Appeal from the United States District Court for the Northern District of Indiana. No. 72 H 311 - Allen Sharp, Judge.
Cummings, Sprecher and Tone, Circuit Judges.
We are required to review the application of the New York Times rule to an alleged defamatory publication relating to a public official.
This is an appeal from the entry of a summary judgment in favor of all of the defendants in a libel action brought by an elected public official, the tax assessor of Calumet Township, Lake County, Indiana, based upon a nine-page article published in the November, 1972, issue of Harper's Magazine entitled "A Tax Assessor Has Many Friends - The Story of Tom Fadell, his rise to power in Gary, Indiana, and why he will probably stay there."
There was no dispute that the plaintiff was a public official subject to the application of the New York Times rule that the First and Fourteenth Amendments prohibit a public official from recovering damages in a civil libel action for defamatory falsehoods relating to his official conduct unless he proves that the statements were made with actual malice - that is, with knowledge that they were false or with reckless disregard of whether they were false or not. New York Times Co. v. Sullivan, 376 U.S. 254, 279-280, 11 L. Ed. 2d 686, 84 S. Ct. 710 (1964). New York Times requires that actual malice be shown with "convincing clarity." Id. at 285-286.
Where the New York Times rule is applicable, the Supreme Court has required that an appellate court make an independent examination of the whole record to determine whether it could constitutionally support a judgment for the plaintiff "so as to assure ourselves that the judgment does not constitute a forbidden intrusion on the field of free expression." Id. at 284-285.
In Carson v. Allied News Co., 529 F.2d 206, 210 (7th Cir. 1976), we accepted the following test enunciated in the concurring opinion of Judge Wright in Wasserman v. Time, Inc., 138 U.S. App. D.C. 7, 424 F.2d 920, 922-923 (1970), for applying the "convincing clarity" standard in summary judgment situations:
Unless the court finds on the basis of pretrial affidavits, depositions or other documentary evidence, that the plaintiff can prove actual malice in the Times sense, it should grant summary judgment for the defendant.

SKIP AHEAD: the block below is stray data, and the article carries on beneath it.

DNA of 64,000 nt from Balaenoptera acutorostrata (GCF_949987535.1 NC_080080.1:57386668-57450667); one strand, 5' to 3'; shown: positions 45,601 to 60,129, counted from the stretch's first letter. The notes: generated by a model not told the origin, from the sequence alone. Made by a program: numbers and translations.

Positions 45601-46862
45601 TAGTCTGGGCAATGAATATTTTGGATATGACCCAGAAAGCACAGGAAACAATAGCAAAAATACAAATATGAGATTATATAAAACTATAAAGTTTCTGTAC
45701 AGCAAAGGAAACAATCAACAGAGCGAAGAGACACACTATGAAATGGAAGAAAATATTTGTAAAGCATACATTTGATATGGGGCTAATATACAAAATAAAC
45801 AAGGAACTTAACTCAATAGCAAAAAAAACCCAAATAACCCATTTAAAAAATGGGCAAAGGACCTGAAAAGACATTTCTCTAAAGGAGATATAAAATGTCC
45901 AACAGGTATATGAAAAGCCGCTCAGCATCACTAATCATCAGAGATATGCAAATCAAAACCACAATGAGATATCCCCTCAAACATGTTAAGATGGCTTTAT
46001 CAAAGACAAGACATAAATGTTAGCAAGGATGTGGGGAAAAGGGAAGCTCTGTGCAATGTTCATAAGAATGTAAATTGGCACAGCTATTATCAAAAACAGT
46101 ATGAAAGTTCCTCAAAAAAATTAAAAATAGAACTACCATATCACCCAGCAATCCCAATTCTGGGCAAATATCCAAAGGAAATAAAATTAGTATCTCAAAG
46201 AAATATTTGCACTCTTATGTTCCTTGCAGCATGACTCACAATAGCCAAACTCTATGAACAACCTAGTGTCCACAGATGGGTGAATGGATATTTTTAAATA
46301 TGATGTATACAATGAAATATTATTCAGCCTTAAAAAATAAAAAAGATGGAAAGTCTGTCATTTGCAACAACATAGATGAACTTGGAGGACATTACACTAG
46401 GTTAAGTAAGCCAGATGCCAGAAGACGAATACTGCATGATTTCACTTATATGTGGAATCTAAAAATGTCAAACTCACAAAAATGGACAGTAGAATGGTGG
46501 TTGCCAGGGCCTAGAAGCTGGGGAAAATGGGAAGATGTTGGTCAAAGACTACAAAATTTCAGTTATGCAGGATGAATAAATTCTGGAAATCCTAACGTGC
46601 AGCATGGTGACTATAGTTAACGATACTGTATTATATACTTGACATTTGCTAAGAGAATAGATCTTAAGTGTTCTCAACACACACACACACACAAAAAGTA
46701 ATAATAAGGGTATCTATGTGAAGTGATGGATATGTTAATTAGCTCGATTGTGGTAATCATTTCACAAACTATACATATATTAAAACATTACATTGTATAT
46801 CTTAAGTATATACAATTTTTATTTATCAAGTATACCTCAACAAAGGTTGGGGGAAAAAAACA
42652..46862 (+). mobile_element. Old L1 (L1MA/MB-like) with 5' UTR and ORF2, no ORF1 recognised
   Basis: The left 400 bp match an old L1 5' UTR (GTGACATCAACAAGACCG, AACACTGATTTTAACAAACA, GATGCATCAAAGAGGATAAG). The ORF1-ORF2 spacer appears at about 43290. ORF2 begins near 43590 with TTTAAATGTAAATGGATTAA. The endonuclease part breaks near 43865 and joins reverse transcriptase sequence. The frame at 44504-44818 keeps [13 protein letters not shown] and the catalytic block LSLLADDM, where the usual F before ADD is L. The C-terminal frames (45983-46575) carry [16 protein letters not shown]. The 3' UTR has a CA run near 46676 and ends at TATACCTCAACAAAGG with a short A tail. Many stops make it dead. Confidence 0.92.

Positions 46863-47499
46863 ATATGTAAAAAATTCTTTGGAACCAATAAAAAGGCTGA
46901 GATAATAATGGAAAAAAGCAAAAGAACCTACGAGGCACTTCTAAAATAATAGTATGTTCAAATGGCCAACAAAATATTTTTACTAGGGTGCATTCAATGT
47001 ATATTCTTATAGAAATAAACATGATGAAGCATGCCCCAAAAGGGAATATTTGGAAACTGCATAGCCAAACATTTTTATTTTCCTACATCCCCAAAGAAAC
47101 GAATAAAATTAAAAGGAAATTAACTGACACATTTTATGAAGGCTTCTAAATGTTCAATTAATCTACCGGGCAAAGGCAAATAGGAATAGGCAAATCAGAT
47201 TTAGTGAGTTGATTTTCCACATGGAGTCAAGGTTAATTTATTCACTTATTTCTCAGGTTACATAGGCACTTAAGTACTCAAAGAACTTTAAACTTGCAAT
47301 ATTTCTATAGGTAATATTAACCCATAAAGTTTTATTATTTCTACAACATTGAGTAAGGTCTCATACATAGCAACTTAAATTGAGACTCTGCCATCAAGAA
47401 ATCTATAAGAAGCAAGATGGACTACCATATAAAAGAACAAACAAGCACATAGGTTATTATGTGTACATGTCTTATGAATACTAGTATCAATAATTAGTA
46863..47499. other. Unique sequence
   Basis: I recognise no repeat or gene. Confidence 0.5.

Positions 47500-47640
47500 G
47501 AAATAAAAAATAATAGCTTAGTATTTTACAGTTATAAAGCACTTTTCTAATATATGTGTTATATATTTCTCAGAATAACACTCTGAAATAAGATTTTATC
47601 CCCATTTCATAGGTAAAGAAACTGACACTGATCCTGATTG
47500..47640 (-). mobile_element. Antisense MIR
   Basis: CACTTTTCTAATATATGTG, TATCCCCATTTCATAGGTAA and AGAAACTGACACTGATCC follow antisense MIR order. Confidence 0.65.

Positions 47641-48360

In Grzelak v. Calumet Publishing Co., 543 F.2d 579, 582 (7th Cir. 1975), we added that the "question for this Court to determine on appeal is whether the pleadings and affidavits show that the material facts about which there can be no genuine issue entitle defendant to judgment as a matter of law."
Inasmuch as the pretrial record in this case is unusually voluminous, the court below was faced with a gigantic task in measuring the plaintiff's contentions of the existence of genuine issues against the pretrial affidavits, depositions and other documentary evidence. This task was fulfilled by that court with painstaking detail and scrupulous documentation in weighing each contention of the plaintiff against the whole record. The lower court's diligence, as well as that of all counsel both when in the lower court and in presenting this appeal, have enabled us to be guided through the vast record in order to fulfill our appellate function.
The plaintiff had received an advance galley proof of Harper's Magazine article from an unknown source on October 14, 1972 and two days later he notified the magazine's officials of his intention to sue for libel. On October 27, the plaintiff sent a "Notice of Libelous Publication" to Harper's Magazine, complaining of 24 allegedly libelous passages in the article. The 24 passages were incorporated in the complaint filed in the lower court on December 13, 1972. On October 11, 1974, the plaintiff filed an amended complaint again incorporating the 24 passages but adding that "the defendants inferred in said article that plaintiff was a member of the 'Mafia' or had dealings and/or connections with the 'Mafia'. . . ." The lower court found that "these passages plus additional statements complained of at Fadell's deposition comprise the bases for this lawsuit."
The defendants all joined in two motions for summary judgment, each supported by a memorandum, the lengthier one being 116 pages long and referring to the pretrial documentation relating to the 24 original charges and to 21 additional statements referred to in the plaintiff's deposition. Supporting the defendant's motions for summary judgment were seven volumes of material containing documentary sources for each disputed statement. Volumes I through III consist of 33 sets of the author Crile's handwritten interview notes covering 1128 pages. Volume IV consists of 17 transcripts covering 418 pages of tape recorded interviews. Volume V contains 285 pages of copies of Internal Revenue documents which were given to Crile. Volume VI contains 261 pages and Volume VII 80 pages of miscellaneous documents obtained by Crile or reviewed by him during the course of preparing the disputed article. Source material was provided for all 69 persons interviewed by Crile, either in the seven volumes filed with the summary judgment motions or in the depositions of 23 witnesses covering 5,671 pages. Crile was questioned for eight days and the transcript of his deposition covers 1,443 pages. He also responded to 341 interrogatories.
The plaintiff responded to the defendants' motions for summary judgment with a 214-page memorandum in opposition to summary judgment, supported by three volumes containing 133 attachments, including about 50 affidavits, and relying upon 22 alleged false and defamatory statements ...